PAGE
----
Until recently, winter was breezing by with evenings staying above the 40-degree fahrenheit Mendoza Line. Unfortunately, the new year ended my unrealistic dream of going through an entire winter without seeing temperatures drop into the thirties. Just about two weeks ago an Arctic storm pushed right through California and brought with it either frost or freezing temperatures for three straight nights. Looking at my weather station’s lowest temperature recording, it showed I dipped one night to 36 degrees fahrenheit. A sensor in the most protected area of my garden (my courtyard) recorded 39 degrees. Of course, anytime we can avoid a winter where we experience 32 degrees or below is a huge win for me. So you will never see me complain about a low of 36 degrees. At that temperature 99% of what is in my garden will show no ill effects. Even my tropical hibiscus make it through unscathed—for the most part.
Once a cold front like we just experienced passes through and brings its low temperatures it is unavoidable that I will have some plants that show me they were not pleased. As a general rule of thumb, mild cold damage to a plant in my yard generally shows up a few days or even weeks later. One such development that shows itself a week or two later is massive leaf drop from a few tender tropicals. And like clockwork, it will play itself out only when the temperatures drop to 36 or below. Which in my case happens at least a few times each winter.
Plumeria is the most likely to be effected by our quick turnaround in winter temperatures. Some, like Plumeria obtusa “Dwarf Singapore Pink,” will hold their leaves year round unless we see 32-33 degrees. With the more commonly grown Plumeria rubra, we are not as lucky, as it isn’t so tolerant of our winter, both from a cool, moist soil standpoint as well as cold nights. Here you can see one of mine has already dropped most of its leaves. Noticing a cold snap coming on the long-range forecast I actually pruned up all my Plumerias and Hibiscus ahead of time. So the leaf drop isn’t as bad as some other plants shown later in this post.
Probably the most cold-sensitive Plumeria I grow is Plumeria pudica. Native to Panama, Colombia and Venezuela, one would expect to have difficulty growing this Plumeria in the ground here in Southern Californi, which is most likely why it is seldom found in gardens here. I purchased mine in 2006 and even though the freeze of 2007 almost killed it, the plant proved resislant and came back strong and is now a beautiful plant nine months out of the year. In warmer climates Plumeria pudica is virtually an evergreen. Here in San Diego it will drop its leaves and stop flowering when the temps drop into the thirties. Plumeria pudica is a dense and bushy grower, so it produces a lot of leafy mass. You can see below what happens when it drops that mass.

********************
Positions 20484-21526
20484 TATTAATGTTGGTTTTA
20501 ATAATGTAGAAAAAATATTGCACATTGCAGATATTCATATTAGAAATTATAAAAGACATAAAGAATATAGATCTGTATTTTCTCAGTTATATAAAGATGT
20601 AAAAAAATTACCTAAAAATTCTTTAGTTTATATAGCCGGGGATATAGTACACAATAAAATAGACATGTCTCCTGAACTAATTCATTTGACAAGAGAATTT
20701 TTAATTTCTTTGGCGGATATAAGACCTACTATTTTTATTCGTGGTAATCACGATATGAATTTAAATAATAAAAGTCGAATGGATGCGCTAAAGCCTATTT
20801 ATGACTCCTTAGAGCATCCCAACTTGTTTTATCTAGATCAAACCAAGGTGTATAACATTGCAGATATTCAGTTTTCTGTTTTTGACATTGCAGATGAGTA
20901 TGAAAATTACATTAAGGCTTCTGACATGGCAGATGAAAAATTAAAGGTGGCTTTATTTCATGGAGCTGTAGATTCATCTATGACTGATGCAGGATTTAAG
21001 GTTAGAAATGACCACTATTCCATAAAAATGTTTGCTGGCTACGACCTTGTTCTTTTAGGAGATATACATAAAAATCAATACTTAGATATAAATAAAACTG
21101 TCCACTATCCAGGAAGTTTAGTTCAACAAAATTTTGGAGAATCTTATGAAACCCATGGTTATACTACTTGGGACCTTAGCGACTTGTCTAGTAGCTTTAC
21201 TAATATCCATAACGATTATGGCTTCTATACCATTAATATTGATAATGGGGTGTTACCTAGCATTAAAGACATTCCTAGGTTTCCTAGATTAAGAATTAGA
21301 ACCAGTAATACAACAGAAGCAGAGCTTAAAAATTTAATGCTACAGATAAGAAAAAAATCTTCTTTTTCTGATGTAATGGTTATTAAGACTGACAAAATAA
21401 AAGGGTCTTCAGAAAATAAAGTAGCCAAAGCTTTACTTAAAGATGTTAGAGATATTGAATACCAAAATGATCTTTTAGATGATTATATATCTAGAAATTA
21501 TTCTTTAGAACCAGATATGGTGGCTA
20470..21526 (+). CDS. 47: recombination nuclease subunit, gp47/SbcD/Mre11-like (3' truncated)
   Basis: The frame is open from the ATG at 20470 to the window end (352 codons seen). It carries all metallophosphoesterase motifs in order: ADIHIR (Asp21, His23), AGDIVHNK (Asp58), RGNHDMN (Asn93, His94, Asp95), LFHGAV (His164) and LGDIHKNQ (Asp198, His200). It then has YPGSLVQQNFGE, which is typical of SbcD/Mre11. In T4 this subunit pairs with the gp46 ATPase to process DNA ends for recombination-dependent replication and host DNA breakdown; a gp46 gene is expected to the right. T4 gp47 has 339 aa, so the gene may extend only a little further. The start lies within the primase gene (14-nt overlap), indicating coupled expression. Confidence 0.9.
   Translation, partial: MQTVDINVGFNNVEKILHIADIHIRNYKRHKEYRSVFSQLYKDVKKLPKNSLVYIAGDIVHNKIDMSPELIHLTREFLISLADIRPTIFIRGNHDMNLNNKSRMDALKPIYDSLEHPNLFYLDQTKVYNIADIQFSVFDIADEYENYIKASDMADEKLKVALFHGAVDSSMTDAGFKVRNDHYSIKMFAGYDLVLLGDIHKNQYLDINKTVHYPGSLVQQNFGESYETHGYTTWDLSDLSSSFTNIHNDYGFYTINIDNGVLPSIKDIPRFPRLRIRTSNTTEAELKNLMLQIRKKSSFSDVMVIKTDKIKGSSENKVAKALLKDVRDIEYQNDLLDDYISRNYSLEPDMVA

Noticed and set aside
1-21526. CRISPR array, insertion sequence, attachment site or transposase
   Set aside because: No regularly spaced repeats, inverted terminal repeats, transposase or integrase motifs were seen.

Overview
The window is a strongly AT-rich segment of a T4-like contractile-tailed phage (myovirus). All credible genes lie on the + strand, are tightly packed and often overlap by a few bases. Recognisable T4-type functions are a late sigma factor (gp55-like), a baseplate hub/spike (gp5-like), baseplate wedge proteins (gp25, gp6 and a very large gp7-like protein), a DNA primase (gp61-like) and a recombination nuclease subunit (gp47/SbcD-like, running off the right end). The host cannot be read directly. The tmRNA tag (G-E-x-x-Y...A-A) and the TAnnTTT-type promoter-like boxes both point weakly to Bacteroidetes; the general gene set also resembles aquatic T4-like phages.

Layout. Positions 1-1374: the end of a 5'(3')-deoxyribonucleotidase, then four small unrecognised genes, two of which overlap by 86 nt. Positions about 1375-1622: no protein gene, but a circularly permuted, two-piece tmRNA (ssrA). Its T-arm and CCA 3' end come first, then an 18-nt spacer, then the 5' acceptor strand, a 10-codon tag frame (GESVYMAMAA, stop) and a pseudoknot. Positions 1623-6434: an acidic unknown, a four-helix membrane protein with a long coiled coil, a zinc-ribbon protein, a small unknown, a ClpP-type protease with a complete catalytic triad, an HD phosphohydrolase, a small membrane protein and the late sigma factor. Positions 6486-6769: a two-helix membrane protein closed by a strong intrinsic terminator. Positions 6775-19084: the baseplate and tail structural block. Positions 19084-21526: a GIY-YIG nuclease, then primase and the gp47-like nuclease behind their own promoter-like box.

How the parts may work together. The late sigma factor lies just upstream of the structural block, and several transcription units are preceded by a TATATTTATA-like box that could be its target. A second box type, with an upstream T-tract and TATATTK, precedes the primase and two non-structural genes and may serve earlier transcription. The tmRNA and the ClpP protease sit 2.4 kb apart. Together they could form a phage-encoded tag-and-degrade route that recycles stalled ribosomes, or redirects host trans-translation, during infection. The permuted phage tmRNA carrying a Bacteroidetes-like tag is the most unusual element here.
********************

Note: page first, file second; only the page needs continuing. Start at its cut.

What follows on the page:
Rauvolfia javanica is related to Plumeria. My tree below will actually be cut down this spring because I never knew that it would grow so fast. This tree is only three years old and will eventually block my solar panels if left alone. Also worth noting is that the fruit is a nuisance, in that it stains the sidewalk or anywhere else the kids or dogs step on the fruit and track it around. Rauvolfia javanica is a beautiful tree for the right yard and planted in the correct location. But like the Plumeria pudica above, it can hold a lot of leafy mass.
Another tender tropical that doesn’t care much for the cold is Stemmadenia littoralis. This tropical plant was mentioned under a post I did on fragrant plants a few months back. The leaves on Stemmadenia littoralis are usually a dark green, but through winter they begin to fade in color and eventually fall off once a cold snap hits.
The final plant is a bit of a head scratcher for me. Eucalyptus deglupta normally wouldn’t be one to drop its leaves like the others above. For some reason this tree did. The other Eucalyptus deglupta in my yard still has its full summer compliment of leaves. My only guess is that it got a lot colder in this part of my yard than the temperature sensor on the other side of the garden was telling me. Eucalyptus deglupta is the only Eucalyptus found naturally in the Northern Hemisphere, making it one of the most cold-sensitive Eucalyptus that can be grown. With that being said, it can survive brief periods below freezing, as the winter of 2007 showed us in Southern California.
All the plants above, minus the Plumeria rubra, will begin to leaf out starting in March. Plumeria rubra will take its own sweet time. If I am lucky it should start to do something around May. If the flowers were not so fragrant and the colors so beautiful, I would never think about planting a tree that looks like a stick five months out of the year.